Senior Barnard’s fearless leaps propel her to success

The hurdles set up on the track look like daunting walls. But to newcomers to the track and field event known as the steeplechase, it is often the water pit that raises eyebrows. 

The origins of the steeplechase explain the rather daunting obstacles the runners must traverse to run, let alone, win at the race. The origin story says that in the United Kingdom, runners used the steeples in villages as easy to spot landmarks in which to run to, and along their journey, they would encounter low stone walls and even rivers with which they’d have to test their leaping prowess in order to reach the next steeple. Ram Track

Fast forward to modern athletics and you get the track and field version of the steeplechase replete with high hurdles and water pits. Cornell College senior Morgan Barnard runs the 3,000-meter steeplechase. Her accolades include the Academic All-Midwest Conference designation for 2017, 2018, and 2019, which athletes in the conference cannot earn unless they maintain above a 3.33 GPA.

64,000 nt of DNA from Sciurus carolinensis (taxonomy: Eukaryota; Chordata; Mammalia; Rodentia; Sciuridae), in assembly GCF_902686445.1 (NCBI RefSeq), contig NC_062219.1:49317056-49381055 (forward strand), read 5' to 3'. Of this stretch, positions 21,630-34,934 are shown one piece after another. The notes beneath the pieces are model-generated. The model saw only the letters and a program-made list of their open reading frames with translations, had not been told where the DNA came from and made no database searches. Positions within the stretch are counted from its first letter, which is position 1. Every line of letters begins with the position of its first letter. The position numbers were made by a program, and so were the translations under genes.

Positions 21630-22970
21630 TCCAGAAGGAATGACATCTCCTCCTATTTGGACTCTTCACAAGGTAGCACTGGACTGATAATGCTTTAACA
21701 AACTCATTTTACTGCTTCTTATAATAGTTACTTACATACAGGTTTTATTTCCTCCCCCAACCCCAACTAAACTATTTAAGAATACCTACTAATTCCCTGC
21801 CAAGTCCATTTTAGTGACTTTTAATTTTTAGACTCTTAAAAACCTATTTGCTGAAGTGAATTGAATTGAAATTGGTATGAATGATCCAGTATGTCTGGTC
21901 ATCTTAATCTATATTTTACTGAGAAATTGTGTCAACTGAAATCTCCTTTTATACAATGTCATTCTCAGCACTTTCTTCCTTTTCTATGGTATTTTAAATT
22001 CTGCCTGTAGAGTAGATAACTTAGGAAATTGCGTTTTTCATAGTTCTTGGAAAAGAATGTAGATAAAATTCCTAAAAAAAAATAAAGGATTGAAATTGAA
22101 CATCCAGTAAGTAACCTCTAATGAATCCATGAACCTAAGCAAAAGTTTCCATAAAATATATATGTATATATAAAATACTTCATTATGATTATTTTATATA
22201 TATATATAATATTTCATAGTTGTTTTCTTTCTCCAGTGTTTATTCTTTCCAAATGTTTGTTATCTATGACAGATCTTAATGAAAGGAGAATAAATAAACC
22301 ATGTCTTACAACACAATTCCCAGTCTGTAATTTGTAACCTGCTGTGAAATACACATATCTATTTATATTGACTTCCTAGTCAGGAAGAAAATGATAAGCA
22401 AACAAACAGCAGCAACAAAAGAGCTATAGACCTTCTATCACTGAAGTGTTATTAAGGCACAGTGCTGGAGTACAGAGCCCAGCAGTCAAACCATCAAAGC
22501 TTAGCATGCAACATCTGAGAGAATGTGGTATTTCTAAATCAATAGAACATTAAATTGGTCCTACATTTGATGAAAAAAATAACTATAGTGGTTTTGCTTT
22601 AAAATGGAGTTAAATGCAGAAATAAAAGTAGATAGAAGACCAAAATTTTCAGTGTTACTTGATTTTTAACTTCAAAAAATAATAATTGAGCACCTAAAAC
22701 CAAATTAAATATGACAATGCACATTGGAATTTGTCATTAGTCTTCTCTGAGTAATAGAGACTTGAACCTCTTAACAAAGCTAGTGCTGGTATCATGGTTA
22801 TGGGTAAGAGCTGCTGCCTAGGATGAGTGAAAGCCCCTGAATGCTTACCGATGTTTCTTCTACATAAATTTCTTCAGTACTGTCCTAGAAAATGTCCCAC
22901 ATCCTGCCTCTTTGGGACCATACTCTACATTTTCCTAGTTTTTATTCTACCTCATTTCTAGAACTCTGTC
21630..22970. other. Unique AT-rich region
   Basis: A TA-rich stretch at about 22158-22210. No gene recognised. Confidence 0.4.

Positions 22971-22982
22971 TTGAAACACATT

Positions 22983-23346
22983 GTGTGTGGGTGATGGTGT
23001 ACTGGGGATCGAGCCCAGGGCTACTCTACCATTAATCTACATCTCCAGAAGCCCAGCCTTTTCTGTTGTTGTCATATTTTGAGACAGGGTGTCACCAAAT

It’s not just literal hurdles that Barnard has jumped, however, she’s taken on a number of metaphorical ones. As a double major in English and secondary education, her education has been a tightly ran race. Barnard always knew that this was the path for her because she has such a deep passion for reading and writing and she’s wanted to inspire others to feel the same way. (She tutors at Cornell’s Writing Studio.) She says she never would have read such a variety of genres and novels without the range of English courses she’s taken at Cornell. 

Morgan Barnard“Because of the One Course At A Time schedule, I get to delve fully into the topics I’m studying,” she says. “It has really helped me get the most out of my education, for both my English major and education certification. I couldn’t imagine doing any other schedule than the block plan because it works perfectly for education classes; you get to spend so much time in classes and really get to know the schools, teachers, and students.”

During Block 8 of her junior year, Barnard spent three and a half weeks at West High School in Iowa City, observing and teaching. This pivotal moment in her journey solidified her decision that she did want to teach high school English one day and become a writer. 

Barnard feels she’s learned something else that’s really important during her time at Cornell.

“Take everything as it comes. Sometimes you will have obstacles you have to overcome, or something comes up out of the blue that you weren’t prepared for, and Cornell has taught me how to deal with those things, and take changes in stride.”